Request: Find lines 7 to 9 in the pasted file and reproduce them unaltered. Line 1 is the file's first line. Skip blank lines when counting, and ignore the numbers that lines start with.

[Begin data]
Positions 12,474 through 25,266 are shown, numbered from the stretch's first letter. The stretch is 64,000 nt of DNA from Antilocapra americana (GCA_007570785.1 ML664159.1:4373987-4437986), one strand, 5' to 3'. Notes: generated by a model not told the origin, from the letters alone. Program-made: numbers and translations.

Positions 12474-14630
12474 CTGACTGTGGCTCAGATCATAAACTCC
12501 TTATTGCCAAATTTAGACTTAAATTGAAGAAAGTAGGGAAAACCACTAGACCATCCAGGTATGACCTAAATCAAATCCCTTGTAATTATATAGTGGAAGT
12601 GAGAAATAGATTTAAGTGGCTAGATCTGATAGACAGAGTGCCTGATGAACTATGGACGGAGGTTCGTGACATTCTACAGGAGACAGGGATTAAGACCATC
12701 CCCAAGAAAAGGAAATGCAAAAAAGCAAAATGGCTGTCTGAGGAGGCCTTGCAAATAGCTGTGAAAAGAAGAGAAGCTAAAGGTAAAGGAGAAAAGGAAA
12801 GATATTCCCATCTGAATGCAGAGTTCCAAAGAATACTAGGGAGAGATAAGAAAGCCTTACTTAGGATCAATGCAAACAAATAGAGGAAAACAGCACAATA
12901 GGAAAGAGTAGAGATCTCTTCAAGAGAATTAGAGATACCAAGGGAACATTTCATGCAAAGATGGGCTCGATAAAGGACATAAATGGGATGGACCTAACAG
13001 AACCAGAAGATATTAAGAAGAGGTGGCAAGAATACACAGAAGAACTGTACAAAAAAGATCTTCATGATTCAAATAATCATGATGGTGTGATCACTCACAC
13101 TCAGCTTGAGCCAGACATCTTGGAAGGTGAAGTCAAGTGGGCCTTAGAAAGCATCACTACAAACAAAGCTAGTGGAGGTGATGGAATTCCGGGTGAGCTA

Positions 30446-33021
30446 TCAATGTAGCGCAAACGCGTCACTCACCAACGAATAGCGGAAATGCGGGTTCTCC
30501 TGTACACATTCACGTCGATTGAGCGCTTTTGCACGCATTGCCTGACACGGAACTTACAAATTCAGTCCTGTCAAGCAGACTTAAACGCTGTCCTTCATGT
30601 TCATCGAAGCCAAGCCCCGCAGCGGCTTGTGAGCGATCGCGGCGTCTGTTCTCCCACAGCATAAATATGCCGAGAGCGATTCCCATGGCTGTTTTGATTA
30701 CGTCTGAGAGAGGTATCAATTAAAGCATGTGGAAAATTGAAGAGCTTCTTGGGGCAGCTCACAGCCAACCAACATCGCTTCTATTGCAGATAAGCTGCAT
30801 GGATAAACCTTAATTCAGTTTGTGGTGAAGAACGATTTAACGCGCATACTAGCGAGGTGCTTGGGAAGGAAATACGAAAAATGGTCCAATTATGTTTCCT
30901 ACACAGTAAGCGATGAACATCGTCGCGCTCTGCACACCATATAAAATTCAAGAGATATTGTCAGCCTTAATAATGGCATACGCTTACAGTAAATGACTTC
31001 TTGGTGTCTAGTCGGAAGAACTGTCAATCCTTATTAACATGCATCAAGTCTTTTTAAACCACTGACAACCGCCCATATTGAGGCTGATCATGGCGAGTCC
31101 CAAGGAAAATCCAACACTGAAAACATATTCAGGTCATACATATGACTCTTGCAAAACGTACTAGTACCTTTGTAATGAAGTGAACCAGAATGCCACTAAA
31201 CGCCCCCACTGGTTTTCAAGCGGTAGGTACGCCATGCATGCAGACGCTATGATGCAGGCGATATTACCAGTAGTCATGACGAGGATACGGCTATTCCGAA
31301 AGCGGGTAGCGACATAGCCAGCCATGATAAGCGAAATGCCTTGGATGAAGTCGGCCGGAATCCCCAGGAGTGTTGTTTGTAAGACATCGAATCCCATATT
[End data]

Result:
12801 GATATTCCCATCTGAATGCAGAGTTCCAAAGAATACTAGGGAGAGATAAGAAAGCCTTACTTAGGATCAATGCAAACAAATAGAGGAAAACAGCACAATA
12901 GGAAAGAGTAGAGATCTCTTCAAGAGAATTAGAGATACCAAGGGAACATTTCATGCAAAGATGGGCTCGATAAAGGACATAAATGGGATGGACCTAACAG
13001 AACCAGAAGATATTAAGAAGAGGTGGCAAGAATACACAGAAGAACTGTACAAAAAAGATCTTCATGATTCAAATAATCATGATGGTGTGATCACTCACAC